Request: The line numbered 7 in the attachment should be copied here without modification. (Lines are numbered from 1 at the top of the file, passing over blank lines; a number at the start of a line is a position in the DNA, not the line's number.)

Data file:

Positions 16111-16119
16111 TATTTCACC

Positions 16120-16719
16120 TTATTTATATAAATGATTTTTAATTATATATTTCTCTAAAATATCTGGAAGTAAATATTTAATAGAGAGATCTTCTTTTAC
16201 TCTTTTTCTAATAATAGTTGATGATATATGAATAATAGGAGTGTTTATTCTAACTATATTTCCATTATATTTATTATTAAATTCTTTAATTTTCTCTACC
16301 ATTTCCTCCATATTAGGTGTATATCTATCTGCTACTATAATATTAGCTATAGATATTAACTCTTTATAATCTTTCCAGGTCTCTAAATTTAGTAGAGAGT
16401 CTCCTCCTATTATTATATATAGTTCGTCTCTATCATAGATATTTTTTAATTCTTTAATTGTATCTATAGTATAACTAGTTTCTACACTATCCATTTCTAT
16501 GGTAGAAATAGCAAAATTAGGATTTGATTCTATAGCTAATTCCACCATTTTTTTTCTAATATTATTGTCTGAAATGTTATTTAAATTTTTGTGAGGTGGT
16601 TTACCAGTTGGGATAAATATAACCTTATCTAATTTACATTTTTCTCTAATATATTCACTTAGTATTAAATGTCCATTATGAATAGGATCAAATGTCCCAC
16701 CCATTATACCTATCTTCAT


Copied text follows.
16401 CTCCTCCTATTATTATATATAGTTCGTCTCTATCATAGATATTTTTTAATTCTTTAATTGTATCTATAGTATAACTAGTTTCTACACTATCCATTTCTAT